Tinea cruris in routine urology practice

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Aridogan I., ATES A. O., Izol V., Ilkit M. M.

UROLOGIA INTERNATIONALIS, vol.74, no.4, pp.346-348, 2005 (SCI-Expanded) identifier identifier identifier

  • Publication Type: Article / Article
  • Volume: 74 Issue: 4
  • Publication Date: 2005
  • Doi Number: 10.1159/000084436
  • Journal Indexes: Science Citation Index Expanded (SCI-EXPANDED), Scopus
  • Page Numbers: pp.346-348
  • Çukurova University Affiliated: Yes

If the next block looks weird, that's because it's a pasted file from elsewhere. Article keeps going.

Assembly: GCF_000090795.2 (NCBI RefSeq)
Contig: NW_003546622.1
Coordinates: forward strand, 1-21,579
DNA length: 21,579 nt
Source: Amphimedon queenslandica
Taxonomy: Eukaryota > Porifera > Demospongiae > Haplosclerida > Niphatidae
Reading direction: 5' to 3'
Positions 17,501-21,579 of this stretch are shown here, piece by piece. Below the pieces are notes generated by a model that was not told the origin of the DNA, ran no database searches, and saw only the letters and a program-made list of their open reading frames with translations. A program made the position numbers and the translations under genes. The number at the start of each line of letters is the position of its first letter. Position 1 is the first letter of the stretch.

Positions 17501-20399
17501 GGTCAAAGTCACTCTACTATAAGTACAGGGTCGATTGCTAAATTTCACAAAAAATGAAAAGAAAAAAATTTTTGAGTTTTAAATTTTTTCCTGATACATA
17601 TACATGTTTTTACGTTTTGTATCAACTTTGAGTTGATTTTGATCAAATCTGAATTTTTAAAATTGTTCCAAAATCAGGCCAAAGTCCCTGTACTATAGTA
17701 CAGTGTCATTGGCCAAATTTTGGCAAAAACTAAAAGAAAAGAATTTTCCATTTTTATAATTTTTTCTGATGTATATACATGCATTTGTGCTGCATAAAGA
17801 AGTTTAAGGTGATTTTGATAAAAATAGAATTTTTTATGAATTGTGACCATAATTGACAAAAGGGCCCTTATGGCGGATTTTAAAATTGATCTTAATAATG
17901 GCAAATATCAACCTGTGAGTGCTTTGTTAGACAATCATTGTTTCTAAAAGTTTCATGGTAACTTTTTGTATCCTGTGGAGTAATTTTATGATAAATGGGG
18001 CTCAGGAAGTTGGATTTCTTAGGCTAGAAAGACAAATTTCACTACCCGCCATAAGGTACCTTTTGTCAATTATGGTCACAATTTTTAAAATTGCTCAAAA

Introduction: Tinea cruris is almost exclusively a male dermatophytosis. This infection is also sexually transmitted, and may cause epidemics in public areas such as common bathing facilities, dormitories and among military recruits. It has been aimed to investigate the prevalence and the causative agents of tinea cruris and tinea pedis in patients who were admitted to the Department of Urology with various pathologies. Materials and Methods: Direct microscopy and cultures of the epithelial scrapings were performed to identify the causative agent in patients who were admitted to the Department of Urology. Results: Out of a total of 155 cases examined, 39 (25.1%) were mycologically proven cases of dermatomycosis. In 11 (28.2%) of the patients tinea pedis, in 3 (7.7%) tinea cruris and in 10 (25.6%) Candida intertrigo were detected. In the remaining 15 (38.5%) cases, only direct microscopic examinations were found positive. The most common causative agent was Candida albicans (33.4%) followed by Trichophyton rubrum (29.1%), Trichophyton mentagrophytes var. interdigitale (29.1%), Candida glabrata (4.2%) and Candida tropicalis (4.2%). Conclusion: The investigation of genital dermatomycosis should be a part of routine urological examination and the clinical diagnosis should be confirmed by mycological methods. Copyright © 2005 S. Karger AG, Basel.